Quick Facts :
Long Term Care Nurse

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Bureau of Labor Statistics, Registered Nurses, May 2017

info-icon ADN or BSN
info-icon $73,550 Annual Wage
info-icon 15% Job Growth

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What is a Long-term Care Nurse?

A Long-Term Care Nurse is a nursing professional that is dedicated to caring for patients who are in need of extended care. This includes patients with severe illnesses, injuries, and other disabilities.

Long-Term Care Nursing is a growing field. The number of positions for long-term care nurses is expected to increase dramatically over the next decade. By becoming a long-term care nurse, you will become a part of a growing band of nursing professionals with a career that is both steady and rewarding.

As a long-term care nurse, you will care for the same group of patients every day for an extended period of time. As a result, you will often wind up developing close relationships with your patients, due to the natural tendency of people to form bonds with people who show them compassion and care. It is important to keep in mind that patients in long-term care experience high rates of mortality due to the serious nature of their illness or injuries, so you must be emotionally mature and be able to cope with the death of patients who you form bonds with.

What Do Long-Term Care Nurses Do?

Long-term care nurses focus on providing care to patients in need of extended care. This may include patients suffering from debilitating injuries as well as illnesses such as AIDS, Alzheimer’s disease, and cancer. These nursing professionals also care for elderly patients that need frequent medical care or are unable to care for themselves any longer.

These types of nurses primarily focus on medical care for their patients. They may be responsible for monitoring and recording vital signs on a regular basis as well as administering medications. Long-term nurses will also perform other therapeutic and treatment procedures, such as massages and range of motion exercises.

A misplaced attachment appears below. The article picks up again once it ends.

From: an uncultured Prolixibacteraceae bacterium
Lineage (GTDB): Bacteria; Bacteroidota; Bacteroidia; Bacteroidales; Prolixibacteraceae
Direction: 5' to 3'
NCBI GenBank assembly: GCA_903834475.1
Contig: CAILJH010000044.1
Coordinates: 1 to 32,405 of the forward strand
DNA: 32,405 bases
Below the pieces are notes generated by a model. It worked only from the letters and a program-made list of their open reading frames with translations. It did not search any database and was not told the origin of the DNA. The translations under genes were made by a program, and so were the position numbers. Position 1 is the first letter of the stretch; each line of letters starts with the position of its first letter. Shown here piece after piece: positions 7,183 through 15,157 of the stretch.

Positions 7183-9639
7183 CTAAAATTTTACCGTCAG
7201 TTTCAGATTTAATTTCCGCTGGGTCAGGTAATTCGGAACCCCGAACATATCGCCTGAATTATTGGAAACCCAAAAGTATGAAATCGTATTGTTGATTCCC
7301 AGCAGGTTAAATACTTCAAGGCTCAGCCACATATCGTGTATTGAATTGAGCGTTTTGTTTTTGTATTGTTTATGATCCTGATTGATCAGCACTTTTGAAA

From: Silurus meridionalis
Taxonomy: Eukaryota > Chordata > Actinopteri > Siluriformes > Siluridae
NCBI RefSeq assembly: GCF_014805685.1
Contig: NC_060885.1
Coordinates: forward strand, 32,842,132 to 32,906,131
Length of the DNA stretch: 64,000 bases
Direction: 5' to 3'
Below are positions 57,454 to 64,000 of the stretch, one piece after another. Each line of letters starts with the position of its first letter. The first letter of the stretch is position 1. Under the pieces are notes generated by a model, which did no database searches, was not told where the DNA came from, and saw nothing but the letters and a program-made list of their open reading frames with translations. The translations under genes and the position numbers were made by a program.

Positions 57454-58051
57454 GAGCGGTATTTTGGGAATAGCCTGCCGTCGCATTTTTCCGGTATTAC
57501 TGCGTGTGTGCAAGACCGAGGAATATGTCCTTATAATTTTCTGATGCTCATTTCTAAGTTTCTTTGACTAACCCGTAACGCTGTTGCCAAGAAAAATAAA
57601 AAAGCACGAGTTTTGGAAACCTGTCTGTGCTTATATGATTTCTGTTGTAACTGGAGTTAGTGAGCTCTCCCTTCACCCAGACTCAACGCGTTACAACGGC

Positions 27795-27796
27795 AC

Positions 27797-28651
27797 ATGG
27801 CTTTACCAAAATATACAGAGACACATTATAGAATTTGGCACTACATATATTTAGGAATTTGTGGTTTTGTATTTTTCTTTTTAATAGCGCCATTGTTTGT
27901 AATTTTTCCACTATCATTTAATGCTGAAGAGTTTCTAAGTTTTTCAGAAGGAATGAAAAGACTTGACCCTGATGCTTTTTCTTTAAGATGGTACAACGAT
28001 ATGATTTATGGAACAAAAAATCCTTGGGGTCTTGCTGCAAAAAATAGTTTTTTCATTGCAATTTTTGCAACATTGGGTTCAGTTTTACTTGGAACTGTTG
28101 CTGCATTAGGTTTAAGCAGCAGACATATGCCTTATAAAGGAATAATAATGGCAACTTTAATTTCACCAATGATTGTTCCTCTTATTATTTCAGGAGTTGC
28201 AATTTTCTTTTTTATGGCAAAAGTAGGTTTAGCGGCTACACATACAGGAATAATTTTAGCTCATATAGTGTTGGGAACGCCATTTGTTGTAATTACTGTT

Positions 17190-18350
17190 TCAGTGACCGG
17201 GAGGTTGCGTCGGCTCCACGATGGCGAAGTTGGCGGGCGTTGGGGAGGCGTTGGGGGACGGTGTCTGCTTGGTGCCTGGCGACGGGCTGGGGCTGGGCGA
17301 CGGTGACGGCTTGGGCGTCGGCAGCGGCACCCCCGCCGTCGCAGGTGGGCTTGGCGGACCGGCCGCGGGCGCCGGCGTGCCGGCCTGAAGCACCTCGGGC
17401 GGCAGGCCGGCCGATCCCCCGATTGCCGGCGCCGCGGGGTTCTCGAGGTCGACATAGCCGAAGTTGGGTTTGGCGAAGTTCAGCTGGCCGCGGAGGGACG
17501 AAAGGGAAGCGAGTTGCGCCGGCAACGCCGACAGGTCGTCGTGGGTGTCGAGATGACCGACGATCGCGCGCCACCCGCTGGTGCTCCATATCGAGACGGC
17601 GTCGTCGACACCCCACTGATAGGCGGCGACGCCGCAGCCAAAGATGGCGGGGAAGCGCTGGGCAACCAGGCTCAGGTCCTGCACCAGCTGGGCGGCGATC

Besides administering medical care, long-term care nurses may also be required to attend to some of the daily needs of their patients. This often involves assisting patients with tasks such as eating, bathing, using the toilet, and dressing.

In addition, long-term care nurses are frequently sources of support, guidance, and comfort for patients and their loved ones. They may offer advice on how to deal with a disability or simply provide a shoulder to lean on during particularly difficult times.

Where Do Long-Term Care Nurses Work?

Most long-term care nurses are employed by long-term care facilities. This includes assisted living facilities, nursing homes, retirement communities, and home care agencies. Some hospitals also employ long-term care nurses as well.

How Do I Become a Long-Term Care Nurse?

Long-term care nurses generally start their careers by becoming licensed practical nurses (LPNs) or registered nurses (RNs). This involves earning a nursing degree or diploma and passing the National Council Licensure Examination for Registered Nurses (NCLEX-RN). Once you become licensed, you can start working as a registered nurse in either a short-term or long-term care position. You can also choose to continue your education by enrolling in continuing education programs that focus on long-term medical care or gerontology.

Certification in long-term care nursing is offered by the American Association for Long-Term Care Nursing (AALTCN). To sit for the certification exam, you will need to complete one of their certification programs, which includes study materials and a certification examination.

Additional Resources for Long-Term Care Nurses